The Bureau of Economic Analysis (BEA) announced this morning that the February trade deficit fell $6.5 billion to $46.0 billion. Most of the decline – $4.0 billion – was due to fewer imports of manufactured goods. That’s the good news. But this decline is little more that a step forward in the one-step-forward-two-steps-back U.S. trade deficit that has been steadily worsening for years. Here’s the chart: Balance of Trade
The bad news is that exports rose by only $0.2 billion in February. In order to keep pace with President Obama’s goal of doubling exports in five years, they need to be rising by $2.2 billion a month at this point. As a result, exports lagged the president’s goal for the fifth month in a row, and now lag the goal by $10.4 billion per month – the largest shortfall yet. Here’s the chart: Obamas Goal to Double Exports
But, as I’ve stated before, the real goal is to double the exports of manufactured goods in five years, since that’s where the jobs are. And exports of manufactured goods have now lagged the president’s goal for ten consecutive months. Here’s the chart of the balance of trade in manufactured goods: Manf’d Goods Balance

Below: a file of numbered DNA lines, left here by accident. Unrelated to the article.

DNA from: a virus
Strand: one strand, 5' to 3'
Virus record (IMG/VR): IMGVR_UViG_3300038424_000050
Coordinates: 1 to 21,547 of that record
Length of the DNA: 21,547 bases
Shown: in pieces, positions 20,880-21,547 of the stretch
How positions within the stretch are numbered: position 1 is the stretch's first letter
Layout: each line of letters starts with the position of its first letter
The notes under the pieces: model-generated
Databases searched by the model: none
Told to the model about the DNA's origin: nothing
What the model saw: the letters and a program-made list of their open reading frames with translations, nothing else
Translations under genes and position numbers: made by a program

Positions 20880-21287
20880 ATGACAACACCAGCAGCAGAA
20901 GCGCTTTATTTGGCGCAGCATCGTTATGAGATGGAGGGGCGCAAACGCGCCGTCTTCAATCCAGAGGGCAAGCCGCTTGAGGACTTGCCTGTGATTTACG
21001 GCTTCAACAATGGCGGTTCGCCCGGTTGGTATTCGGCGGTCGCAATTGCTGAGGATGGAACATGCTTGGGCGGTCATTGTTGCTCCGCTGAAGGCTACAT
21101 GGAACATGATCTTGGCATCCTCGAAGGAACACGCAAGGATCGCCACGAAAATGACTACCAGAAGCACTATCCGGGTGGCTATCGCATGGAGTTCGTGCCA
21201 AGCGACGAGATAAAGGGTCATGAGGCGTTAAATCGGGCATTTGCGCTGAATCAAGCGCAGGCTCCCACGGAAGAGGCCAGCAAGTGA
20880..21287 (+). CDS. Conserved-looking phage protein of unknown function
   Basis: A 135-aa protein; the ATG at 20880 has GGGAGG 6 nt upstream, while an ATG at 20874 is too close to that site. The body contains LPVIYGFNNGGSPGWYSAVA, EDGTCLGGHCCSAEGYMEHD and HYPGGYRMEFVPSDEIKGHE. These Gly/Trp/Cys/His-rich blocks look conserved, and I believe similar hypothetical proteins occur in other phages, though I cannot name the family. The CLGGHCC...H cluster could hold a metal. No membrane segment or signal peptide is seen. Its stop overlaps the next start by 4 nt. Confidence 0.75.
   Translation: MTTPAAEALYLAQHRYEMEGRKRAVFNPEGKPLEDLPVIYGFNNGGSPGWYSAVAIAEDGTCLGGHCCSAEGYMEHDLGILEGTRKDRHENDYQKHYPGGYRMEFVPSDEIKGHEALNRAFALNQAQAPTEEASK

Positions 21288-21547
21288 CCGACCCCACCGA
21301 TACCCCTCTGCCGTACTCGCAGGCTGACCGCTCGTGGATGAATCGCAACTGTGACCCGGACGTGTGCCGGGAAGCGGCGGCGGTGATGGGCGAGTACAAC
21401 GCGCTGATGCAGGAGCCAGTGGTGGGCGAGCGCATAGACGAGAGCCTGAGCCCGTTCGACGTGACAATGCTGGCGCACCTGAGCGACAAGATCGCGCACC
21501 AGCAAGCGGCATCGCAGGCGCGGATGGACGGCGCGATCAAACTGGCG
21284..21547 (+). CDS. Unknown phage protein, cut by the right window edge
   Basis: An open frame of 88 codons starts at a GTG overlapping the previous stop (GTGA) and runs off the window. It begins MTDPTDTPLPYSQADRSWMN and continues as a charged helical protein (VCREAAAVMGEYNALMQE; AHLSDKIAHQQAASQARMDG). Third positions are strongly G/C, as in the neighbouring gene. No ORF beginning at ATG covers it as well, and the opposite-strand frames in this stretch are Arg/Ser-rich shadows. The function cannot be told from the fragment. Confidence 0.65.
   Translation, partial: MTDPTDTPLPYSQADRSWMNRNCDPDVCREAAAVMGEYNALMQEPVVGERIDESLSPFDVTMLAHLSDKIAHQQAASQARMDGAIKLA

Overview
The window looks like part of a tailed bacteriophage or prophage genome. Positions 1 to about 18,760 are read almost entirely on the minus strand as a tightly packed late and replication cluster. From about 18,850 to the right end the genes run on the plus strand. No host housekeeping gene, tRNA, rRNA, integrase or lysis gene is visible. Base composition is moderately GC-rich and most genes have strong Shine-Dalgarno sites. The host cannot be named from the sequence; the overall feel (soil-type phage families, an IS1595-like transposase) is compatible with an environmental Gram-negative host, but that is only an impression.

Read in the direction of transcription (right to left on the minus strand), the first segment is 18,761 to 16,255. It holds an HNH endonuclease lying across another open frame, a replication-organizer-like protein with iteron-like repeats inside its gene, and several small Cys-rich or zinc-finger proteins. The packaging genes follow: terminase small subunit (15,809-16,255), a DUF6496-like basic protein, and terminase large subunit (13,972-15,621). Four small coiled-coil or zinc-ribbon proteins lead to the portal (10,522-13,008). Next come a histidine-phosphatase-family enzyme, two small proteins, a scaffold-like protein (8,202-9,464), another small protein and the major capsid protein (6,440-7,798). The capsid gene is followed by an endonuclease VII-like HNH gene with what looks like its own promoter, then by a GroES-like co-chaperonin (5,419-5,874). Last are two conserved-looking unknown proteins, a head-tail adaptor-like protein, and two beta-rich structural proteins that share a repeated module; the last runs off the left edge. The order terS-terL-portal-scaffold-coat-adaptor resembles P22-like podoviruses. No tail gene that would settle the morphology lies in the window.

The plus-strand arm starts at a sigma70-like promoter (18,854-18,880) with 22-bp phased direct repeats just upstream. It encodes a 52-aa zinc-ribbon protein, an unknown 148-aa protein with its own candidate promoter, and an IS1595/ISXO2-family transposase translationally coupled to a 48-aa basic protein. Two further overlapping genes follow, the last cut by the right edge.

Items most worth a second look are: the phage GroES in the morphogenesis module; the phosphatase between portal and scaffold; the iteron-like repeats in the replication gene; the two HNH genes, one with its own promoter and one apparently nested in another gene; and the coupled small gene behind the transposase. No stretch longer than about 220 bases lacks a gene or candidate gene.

President Obama’s strategy was to rev up manufacturing by turning our economy into an export-driven economy, like that of Germany. His strategy is fatally flawed in two critical ways:
- Germany has the U.S. to rely upon to absorb its exports. There is no other United States out there willing or capable of doing the same for us.
- The U.S. – like every other nation – has absolutely no control over exports. Exports are driven by outside demand. The best way to help manufacturing is by cutting imports, over which the U.S. has total control if only it chooses to exercise that control.
So 18 million unemployed Americans suffer on, thanks to a lack of leadership courageous enough to reclaim the right to manage trade in our own best self-interest.